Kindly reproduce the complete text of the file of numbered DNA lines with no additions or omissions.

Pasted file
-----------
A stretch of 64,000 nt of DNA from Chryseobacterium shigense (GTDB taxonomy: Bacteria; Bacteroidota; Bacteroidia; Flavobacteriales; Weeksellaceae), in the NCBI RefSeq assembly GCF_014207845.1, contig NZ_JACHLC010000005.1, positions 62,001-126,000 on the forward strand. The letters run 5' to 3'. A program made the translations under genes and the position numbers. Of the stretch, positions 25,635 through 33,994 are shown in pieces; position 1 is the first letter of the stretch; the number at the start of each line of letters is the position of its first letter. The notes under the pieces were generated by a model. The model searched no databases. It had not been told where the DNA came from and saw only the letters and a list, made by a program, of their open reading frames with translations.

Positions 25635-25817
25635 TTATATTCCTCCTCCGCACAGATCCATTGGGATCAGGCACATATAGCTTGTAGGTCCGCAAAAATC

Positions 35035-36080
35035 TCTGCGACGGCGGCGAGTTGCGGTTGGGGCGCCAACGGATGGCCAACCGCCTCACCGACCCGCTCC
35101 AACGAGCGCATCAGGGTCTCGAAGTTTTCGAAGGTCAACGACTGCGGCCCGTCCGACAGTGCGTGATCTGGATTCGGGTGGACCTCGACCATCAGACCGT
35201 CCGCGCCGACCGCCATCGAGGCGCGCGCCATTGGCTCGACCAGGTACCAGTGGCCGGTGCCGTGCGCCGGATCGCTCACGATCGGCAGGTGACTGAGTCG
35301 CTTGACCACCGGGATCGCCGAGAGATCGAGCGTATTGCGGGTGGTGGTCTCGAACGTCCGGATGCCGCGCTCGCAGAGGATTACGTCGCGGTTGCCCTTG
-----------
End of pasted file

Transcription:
A stretch of 64,000 nt of DNA from Chryseobacterium shigense (GTDB taxonomy: Bacteria; Bacteroidota; Bacteroidia; Flavobacteriales; Weeksellaceae), in the NCBI RefSeq assembly GCF_014207845.1, contig NZ_JACHLC010000005.1, positions 62,001-126,000 on the forward strand. The letters run 5' to 3'. A program made the translations under genes and the position numbers. Of the stretch, positions 25,635 through 33,994 are shown in pieces; position 1 is the first letter of the stretch; the number at the start of each line of letters is the position of its first letter. The notes under the pieces were generated by a model. The model searched no databases. It had not been told where the DNA came from and saw only the letters and a list, made by a program, of their open reading frames with translations.

Positions 25635-25817
25635 TTATATTCCTCCTCCGCACAGATCCATTGGGATCAGGCACATATAGCTTGTAGGTCCGCAAAAATC

Positions 35035-36080
35035 TCTGCGACGGCGGCGAGTTGCGGTTGGGGCGCCAACGGATGGCCAACCGCCTCACCGACCCGCTCC
35101 AACGAGCGCATCAGGGTCTCGAAGTTTTCGAAGGTCAACGACTGCGGCCCGTCCGACAGTGCGTGATCTGGATTCGGGTGGACCTCGACCATCAGACCGT
35201 CCGCGCCGACCGCCATCGAGGCGCGCGCCATTGGCTCGACCAGGTACCAGTGGCCGGTGCCGTGCGCCGGATCGCTCACGATCGGCAGGTGACTGAGTCG
35301 CTTGACCACCGGGATCGCCGAGAGATCGAGCGTATTGCGGGTGGTGGTCTCGAACGTCCGGATGCCGCGCTCGCAGAGGATTACGTCGCGGTTGCCCTTG